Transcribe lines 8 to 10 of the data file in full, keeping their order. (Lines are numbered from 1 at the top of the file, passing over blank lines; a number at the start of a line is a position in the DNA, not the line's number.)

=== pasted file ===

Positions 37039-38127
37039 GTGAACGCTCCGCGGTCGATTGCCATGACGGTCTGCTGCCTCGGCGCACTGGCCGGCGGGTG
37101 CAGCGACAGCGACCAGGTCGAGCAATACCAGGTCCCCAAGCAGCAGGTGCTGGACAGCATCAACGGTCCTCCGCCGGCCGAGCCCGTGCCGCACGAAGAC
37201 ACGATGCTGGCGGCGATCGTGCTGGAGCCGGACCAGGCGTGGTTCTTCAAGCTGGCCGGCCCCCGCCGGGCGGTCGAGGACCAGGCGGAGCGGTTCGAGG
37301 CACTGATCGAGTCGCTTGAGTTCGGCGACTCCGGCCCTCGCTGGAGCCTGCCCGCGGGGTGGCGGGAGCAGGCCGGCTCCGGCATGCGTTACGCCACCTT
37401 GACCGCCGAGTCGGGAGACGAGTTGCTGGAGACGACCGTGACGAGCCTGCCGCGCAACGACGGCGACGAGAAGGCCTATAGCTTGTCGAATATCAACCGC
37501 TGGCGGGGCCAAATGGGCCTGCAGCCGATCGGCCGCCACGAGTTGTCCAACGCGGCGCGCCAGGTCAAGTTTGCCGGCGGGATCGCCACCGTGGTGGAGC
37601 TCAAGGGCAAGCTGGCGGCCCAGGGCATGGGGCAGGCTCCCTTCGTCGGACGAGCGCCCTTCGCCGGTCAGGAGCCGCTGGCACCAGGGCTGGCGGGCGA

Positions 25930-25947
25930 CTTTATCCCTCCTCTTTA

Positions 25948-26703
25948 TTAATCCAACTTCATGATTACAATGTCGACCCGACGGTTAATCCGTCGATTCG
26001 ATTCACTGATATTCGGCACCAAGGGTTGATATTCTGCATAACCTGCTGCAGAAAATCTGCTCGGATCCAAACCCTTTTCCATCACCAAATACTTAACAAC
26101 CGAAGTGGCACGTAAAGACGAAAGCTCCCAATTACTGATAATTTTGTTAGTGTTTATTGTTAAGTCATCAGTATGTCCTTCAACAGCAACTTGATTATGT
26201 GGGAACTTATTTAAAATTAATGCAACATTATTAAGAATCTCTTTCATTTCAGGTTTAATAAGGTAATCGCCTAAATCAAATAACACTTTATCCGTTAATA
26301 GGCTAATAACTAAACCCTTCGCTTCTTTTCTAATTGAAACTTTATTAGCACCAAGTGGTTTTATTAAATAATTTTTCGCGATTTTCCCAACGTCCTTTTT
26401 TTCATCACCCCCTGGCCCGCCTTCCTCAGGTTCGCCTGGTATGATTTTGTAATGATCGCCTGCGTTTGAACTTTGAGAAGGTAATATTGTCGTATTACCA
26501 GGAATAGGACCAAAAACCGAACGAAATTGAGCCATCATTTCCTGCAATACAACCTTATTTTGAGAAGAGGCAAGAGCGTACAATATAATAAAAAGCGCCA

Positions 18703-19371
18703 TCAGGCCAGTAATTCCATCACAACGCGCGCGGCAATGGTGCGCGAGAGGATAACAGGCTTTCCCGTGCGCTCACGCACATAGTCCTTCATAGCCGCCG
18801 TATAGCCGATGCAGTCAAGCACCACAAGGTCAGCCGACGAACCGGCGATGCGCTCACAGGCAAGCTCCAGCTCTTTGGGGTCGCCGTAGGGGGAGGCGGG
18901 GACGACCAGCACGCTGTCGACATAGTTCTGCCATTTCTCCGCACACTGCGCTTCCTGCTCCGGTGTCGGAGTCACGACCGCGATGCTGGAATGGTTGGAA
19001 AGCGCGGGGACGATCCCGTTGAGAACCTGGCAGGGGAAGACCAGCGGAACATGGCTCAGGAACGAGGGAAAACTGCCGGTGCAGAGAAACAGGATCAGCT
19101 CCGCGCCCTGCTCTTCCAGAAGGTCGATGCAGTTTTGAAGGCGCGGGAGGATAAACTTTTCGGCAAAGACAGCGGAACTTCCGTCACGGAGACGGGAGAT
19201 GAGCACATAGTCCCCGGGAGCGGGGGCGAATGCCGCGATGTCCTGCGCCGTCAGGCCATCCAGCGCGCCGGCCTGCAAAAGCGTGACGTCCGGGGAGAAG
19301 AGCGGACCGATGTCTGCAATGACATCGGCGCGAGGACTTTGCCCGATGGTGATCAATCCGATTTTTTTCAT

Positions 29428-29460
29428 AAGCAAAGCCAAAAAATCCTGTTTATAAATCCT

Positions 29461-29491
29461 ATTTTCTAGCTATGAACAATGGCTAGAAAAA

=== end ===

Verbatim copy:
37601 TCAAGGGCAAGCTGGCGGCCCAGGGCATGGGGCAGGCTCCCTTCGTCGGACGAGCGCCCTTCGCCGGTCAGGAGCCGCTGGCACCAGGGCTGGCGGGCGA

Positions 25930-25947
25930 CTTTATCCCTCCTCTTTA